There are people with visual processing learning disabilities that find visual art overstimulating and ugly most of the time. Not all brains work the same. Tattoo artist comparing himself to useful careers like a mechanic or doctor is pure egotism.

      His words come off harsh and unrefined. I find people who slam the humanities and English suck at them.

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  15. I agree and disagree! Some of those are nice,at least from a client stand point. Some cluttered and illegible!

    Not all tattoos are to show off some picture, they have meaning. They are meant to be seen by someone close and personal. Text can be an ode to someone when a picture is not suitable.

    On the other hand, I think people need to be more picky about where and what kind of text they choose. I could see how a tattoo artist would not want to tattoo a bunch of boring text. No challenge there for sure!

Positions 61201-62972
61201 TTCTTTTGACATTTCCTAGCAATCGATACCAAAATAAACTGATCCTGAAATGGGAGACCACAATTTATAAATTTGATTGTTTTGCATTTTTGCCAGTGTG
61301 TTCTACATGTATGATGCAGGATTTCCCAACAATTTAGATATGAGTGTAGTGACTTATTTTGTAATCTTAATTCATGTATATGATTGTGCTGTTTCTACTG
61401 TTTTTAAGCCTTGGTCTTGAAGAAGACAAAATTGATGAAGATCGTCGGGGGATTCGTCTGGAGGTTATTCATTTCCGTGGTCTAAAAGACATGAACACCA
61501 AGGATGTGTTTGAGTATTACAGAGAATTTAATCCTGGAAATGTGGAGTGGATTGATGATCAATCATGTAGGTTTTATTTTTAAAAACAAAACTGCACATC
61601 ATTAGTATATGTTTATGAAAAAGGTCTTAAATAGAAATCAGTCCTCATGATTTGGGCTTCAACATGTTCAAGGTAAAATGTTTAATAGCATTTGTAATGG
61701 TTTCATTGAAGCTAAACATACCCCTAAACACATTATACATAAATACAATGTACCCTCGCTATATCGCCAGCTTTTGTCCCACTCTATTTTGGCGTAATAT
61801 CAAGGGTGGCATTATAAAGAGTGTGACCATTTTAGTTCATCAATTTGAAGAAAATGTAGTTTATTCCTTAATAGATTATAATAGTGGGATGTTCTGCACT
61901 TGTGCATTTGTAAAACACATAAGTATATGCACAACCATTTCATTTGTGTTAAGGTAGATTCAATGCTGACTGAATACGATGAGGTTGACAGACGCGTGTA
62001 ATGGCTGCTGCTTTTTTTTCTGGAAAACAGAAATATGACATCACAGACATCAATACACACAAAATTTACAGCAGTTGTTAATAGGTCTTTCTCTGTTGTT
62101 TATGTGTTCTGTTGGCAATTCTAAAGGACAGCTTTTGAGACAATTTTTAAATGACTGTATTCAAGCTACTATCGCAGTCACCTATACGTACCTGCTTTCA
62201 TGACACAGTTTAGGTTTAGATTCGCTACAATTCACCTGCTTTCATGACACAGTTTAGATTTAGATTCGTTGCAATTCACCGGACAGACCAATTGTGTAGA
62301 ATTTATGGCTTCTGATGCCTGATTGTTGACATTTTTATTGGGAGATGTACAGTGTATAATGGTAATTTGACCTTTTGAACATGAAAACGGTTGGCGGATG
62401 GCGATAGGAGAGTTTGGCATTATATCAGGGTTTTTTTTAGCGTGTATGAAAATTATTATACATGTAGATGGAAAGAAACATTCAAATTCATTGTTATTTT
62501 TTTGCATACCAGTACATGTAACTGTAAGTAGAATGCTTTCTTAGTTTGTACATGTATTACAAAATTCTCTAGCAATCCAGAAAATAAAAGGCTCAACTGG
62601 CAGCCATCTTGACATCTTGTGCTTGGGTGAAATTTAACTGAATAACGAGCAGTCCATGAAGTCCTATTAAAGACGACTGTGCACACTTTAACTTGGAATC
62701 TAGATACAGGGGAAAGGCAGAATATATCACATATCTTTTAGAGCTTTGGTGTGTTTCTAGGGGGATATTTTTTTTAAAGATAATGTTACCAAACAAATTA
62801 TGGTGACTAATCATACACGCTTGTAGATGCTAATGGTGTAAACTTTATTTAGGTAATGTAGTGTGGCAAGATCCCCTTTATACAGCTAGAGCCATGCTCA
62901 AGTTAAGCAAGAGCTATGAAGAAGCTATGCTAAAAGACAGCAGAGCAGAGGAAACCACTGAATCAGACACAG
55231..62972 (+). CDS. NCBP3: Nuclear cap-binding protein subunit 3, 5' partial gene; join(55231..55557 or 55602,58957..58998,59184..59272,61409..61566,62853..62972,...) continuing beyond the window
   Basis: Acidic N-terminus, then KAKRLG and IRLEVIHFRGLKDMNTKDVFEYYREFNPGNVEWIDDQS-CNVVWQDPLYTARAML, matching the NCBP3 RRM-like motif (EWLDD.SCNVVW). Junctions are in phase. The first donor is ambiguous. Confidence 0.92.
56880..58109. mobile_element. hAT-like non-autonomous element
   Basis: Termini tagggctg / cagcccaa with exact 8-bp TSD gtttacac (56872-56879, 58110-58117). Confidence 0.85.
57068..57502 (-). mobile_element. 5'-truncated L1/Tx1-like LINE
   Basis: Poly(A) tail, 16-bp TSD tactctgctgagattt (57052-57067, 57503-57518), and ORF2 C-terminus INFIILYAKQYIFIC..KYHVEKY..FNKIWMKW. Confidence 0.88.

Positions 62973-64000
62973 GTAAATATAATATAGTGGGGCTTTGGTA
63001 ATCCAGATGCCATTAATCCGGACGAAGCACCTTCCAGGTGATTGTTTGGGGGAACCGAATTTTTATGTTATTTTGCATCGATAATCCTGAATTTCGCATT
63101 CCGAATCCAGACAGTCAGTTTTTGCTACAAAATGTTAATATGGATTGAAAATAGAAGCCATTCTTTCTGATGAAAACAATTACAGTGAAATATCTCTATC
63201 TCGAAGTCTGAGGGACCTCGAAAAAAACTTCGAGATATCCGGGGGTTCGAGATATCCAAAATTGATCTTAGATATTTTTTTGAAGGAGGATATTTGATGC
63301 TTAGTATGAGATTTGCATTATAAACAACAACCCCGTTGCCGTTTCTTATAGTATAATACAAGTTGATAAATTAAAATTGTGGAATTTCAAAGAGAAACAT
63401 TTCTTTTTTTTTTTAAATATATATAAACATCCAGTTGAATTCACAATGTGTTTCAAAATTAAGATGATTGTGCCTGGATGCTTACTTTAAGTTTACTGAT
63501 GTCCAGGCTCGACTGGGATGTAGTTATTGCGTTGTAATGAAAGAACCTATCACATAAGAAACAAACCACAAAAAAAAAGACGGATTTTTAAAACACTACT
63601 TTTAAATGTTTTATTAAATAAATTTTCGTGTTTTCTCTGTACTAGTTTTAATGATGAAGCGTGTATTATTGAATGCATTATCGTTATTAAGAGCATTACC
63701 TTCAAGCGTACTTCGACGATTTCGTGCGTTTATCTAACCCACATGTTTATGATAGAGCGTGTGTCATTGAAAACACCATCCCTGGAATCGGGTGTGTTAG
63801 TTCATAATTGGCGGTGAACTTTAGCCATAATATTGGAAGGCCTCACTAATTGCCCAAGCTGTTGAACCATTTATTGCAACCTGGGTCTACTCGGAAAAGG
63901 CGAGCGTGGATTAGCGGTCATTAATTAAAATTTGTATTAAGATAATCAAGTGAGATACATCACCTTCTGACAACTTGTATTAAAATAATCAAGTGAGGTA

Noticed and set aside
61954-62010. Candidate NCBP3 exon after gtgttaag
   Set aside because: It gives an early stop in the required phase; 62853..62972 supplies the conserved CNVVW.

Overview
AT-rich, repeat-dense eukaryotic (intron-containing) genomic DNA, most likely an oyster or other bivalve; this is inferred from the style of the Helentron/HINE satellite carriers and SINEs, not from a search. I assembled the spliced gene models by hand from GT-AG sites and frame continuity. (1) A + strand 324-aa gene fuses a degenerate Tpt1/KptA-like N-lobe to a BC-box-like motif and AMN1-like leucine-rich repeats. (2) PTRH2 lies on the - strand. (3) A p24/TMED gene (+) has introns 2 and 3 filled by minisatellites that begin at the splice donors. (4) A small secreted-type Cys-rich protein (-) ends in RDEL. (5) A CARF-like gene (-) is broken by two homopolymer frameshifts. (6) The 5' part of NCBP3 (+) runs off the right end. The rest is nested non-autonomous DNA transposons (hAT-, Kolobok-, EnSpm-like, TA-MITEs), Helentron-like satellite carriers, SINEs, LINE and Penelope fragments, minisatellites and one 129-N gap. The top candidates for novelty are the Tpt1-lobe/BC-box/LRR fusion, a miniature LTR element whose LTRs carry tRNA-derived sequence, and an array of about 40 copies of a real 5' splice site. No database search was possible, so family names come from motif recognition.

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    1. A tattoo with "meaning" needs to be visually compelling EVEN MORE than one without. Because it's important, right?

      "meaning" is no excuse for "ugly". The more it means to you, the more attractive it should be visually, the better planned artistically, the bigger, the more elaborate and bold it ought to be.

      When people tell me something is deeply meaningful to them but want ten ideas packed into a square inch of skin, it sounds like they're lying. If it was so important and meaningful, surely they would put more time, space, and effort into it than that, and give each concept plenty of space to stand on its own?